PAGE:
A monthly measure of consumer confidence has dropped on less upbeat expectations for improving business and labor conditions.
The Conference Board reported that its Consumer Confidence Index retreated 1.9 points to 94.2 in April.
A component of the index tracking consumer assessments of current conditions increased. But another component of the index tracking short-term expectations decreased.
“Consumer confidence continued on its sideways path, posting a slight decline in April following a modest gain in March,” said Lynn Franco, director of economic indicators at the Conference Board. “Consumers’ assessment of current conditions improved, suggesting no slowing in economic growth. However, their expectations regarding the short term have moderated, suggesting they do not foresee any pickup in momentum.”
The business research and membership association bases the Consumer Confidence Index on the results of monthly surveys of United States households. Economists closely monitor the index because consumer spending accounts for more than two-thirds of economic activity in the country.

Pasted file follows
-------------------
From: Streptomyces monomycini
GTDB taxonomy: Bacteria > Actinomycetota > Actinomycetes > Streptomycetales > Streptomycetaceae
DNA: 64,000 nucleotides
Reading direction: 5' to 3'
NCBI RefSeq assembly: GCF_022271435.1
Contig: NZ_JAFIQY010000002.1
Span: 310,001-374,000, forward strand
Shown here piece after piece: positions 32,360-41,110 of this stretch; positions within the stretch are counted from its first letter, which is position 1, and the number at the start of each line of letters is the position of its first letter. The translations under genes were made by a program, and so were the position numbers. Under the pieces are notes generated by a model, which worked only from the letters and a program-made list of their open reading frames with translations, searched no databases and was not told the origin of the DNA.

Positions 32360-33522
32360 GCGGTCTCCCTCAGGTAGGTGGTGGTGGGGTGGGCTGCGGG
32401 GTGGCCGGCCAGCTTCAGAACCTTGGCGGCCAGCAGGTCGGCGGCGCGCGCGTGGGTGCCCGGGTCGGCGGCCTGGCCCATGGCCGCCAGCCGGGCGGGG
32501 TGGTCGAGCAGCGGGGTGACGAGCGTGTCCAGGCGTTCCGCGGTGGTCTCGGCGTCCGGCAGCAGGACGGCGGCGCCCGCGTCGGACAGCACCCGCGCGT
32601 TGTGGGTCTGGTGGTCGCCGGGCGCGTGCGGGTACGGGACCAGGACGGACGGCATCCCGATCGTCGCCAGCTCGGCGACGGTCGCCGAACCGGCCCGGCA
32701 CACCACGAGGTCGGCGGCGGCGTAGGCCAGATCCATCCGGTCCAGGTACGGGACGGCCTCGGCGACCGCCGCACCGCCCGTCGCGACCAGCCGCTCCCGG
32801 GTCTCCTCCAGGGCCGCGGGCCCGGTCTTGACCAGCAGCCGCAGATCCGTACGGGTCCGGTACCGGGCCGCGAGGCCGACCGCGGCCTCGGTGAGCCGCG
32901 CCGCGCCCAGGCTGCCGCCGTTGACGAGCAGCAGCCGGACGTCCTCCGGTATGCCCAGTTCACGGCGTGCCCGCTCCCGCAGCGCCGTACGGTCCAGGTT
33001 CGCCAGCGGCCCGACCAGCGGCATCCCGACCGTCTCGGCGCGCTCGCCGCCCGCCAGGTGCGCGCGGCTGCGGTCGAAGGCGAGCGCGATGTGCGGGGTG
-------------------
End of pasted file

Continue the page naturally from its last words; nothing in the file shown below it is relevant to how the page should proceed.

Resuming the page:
For April, more optimistic assessments of current business and labor conditions pushed up the present situation component of the index 1.5 points to 116.4.
The proportion of consumers responding to the survey upon which the April index was based who described business conditions as “good” fell 1.7 points to 23.2 percent. But the share of those who characterized business conditions as “bad” also declined — 1.1 points to 18.1 percent.
The proportion of consumers who said jobs are “plentiful” fell 1.3 points to 24.1 percent. But the share of those who called jobs “hard to get” fell more — 2.5 points to 22.7 percent.
Consumers were less upbeat in their short-term outlook, pushing down the expectations component of the index 4.3 points to 79.3.
The share of consumers who said they expect business conditions to improve over the next six months dropped 1.3 points to 13.4 percent. The proportion of those who said they anticipate worsening conditions climbed 1.5 points to 11 percent.
The share of consumers who believe more jobs will become available in coming months fell eight-tenths of a point to 12.2 percent. The proportion of those who expect fewer jobs to become available rose nine-tenths of a point to 17.2 percent.
While 15.9 percent of consumers expect their incomes to increase, down a point, 11.2 percent anticipate lower incomes, down 1.1 points.